An Experimental Study of Propagated Electrical Activity in the Canine Heart
The closest analog to propagated excitation of the heart is an electromotive surface. The width of the cardiac electromotive surface was 0.9 ± 0.1 mm and was remarkably constant. The mean epicardial surface component of voltage across the electromotive surface was 62.4 ± 7.2 mv with the chest closed and 74.1 ± 8.3 mv with the chest open. This 18.7% increase is significant (P < .001) and suggests a shunting effect of the lungs and thorax. Fortuitous measurement of voltage across the electromotive surface yielded nine values in excess of 80 mv and two above 90 mv, suggesting that the true voltage across the electromotive surface is of about the same magnitude as the transmembrane action potential. Cross-fiber activation resulted in a 29.5% reduction in voltage, a 51.8% reduction in conduction velocity and notched QRS complexes.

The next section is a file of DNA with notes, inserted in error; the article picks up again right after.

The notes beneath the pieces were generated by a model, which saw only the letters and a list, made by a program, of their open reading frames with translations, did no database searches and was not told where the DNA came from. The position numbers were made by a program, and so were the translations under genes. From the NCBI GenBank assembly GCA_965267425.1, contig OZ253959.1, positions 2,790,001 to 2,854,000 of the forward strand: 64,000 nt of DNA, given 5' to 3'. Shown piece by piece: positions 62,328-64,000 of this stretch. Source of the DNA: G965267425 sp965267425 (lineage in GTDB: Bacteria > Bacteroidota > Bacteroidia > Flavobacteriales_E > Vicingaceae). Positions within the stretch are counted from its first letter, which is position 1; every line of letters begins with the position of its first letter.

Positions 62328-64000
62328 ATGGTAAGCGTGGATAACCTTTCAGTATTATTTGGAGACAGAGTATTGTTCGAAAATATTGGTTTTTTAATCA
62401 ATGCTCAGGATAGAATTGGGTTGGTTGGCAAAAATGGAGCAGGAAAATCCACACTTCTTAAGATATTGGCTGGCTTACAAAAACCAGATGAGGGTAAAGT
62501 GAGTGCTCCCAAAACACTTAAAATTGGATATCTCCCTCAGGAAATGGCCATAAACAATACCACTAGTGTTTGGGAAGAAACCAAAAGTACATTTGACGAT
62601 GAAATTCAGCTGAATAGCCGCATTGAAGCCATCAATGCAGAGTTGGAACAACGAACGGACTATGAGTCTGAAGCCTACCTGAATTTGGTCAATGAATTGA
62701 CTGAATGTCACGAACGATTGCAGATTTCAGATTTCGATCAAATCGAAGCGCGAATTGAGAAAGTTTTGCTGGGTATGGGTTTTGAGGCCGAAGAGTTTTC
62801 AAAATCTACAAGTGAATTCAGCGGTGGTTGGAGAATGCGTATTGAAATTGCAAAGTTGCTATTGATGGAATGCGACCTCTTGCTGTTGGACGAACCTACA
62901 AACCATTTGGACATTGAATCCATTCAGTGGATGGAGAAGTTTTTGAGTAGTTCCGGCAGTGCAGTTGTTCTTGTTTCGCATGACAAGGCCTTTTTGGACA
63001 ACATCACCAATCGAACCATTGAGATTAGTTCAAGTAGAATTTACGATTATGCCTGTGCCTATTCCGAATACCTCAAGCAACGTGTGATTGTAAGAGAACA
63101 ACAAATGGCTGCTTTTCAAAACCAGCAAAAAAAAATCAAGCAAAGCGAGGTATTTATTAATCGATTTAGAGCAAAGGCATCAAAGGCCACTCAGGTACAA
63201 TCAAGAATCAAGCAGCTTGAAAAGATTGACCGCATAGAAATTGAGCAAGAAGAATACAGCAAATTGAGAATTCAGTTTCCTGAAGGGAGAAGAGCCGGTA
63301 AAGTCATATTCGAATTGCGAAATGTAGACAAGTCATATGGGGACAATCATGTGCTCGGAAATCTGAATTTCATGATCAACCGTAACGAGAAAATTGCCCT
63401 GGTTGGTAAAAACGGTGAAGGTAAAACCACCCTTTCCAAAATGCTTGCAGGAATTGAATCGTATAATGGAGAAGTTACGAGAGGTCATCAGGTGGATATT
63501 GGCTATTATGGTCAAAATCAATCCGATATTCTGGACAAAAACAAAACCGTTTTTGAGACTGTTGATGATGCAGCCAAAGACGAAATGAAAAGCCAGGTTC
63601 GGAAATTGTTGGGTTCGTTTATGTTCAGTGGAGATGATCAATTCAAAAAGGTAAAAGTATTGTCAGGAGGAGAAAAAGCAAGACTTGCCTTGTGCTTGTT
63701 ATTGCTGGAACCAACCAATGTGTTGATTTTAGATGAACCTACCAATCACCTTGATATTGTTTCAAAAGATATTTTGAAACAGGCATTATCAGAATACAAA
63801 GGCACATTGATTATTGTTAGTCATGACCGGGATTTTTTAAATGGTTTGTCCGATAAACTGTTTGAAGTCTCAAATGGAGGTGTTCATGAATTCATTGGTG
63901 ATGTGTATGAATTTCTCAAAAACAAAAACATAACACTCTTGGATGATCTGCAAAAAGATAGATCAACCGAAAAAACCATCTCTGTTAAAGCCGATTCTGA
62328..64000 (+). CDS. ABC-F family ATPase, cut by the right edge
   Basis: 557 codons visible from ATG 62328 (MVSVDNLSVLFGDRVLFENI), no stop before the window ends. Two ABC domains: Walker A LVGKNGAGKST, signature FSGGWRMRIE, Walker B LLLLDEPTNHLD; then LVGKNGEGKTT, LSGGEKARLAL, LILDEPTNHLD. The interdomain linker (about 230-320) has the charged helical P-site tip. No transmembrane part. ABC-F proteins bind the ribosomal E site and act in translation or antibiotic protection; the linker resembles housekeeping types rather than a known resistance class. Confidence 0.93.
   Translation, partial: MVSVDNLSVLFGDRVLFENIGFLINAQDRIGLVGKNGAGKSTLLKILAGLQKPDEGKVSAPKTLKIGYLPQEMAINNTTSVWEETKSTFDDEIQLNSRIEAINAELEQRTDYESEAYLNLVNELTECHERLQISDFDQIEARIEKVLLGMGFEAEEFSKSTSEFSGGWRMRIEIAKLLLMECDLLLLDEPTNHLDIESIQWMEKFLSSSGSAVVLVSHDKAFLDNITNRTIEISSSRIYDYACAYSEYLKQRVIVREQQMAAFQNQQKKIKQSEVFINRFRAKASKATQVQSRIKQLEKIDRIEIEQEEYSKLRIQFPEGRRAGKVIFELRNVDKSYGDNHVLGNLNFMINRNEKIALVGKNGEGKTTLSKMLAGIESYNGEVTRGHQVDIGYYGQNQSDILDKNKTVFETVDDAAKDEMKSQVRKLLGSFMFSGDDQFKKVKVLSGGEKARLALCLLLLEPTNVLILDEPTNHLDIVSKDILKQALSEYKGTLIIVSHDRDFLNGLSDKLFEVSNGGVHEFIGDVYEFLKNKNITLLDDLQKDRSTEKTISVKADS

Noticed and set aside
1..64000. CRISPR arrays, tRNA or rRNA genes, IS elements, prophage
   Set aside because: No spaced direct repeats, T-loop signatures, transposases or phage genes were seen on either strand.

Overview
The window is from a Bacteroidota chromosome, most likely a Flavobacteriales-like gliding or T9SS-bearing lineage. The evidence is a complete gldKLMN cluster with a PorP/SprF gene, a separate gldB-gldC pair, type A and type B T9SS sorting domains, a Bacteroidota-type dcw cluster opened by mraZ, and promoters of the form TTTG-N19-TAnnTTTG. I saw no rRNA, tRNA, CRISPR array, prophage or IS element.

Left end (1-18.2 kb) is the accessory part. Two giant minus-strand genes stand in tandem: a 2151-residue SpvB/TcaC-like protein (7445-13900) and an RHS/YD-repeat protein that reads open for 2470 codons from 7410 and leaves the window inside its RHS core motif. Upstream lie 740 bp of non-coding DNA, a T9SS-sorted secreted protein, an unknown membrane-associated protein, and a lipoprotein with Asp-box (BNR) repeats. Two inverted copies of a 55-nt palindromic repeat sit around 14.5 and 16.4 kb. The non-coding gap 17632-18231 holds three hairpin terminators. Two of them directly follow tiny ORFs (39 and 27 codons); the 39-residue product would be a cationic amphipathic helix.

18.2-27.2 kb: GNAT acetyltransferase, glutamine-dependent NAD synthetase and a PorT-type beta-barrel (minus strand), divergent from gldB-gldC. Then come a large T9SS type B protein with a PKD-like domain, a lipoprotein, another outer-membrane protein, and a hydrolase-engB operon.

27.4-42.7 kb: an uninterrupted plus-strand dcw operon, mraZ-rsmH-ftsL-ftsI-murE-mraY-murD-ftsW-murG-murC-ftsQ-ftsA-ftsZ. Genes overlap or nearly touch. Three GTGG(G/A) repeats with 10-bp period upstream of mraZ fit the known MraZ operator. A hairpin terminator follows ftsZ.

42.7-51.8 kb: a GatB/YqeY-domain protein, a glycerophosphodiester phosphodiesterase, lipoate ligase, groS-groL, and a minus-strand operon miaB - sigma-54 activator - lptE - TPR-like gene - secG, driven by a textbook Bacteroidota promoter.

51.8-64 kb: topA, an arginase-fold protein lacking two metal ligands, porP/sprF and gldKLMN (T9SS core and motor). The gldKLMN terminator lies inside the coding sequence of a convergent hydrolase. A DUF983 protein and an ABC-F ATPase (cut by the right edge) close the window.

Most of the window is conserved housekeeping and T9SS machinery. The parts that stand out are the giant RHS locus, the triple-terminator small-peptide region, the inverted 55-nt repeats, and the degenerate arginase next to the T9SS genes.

A closed electromotive surface has no external electrical field, suggesting that its voltage is uniform. The voltage between two electrodes, both in advance or toward the rear of a normally propagated open electromotive surface, is caused by an extracardiac current path, since removal of the lung from the epicardial surface greatly reduces this voltage and augments that across the electromotive surface.
- cardiac electromotive surface
- conduction velocity
- cardiac activation
- cross-fiber activation
- propagated excitation
- cardiac voltage
- lead field
- cardiac electric field
- Received August 25, 1969.
- © 1970 American Heart Association, Inc.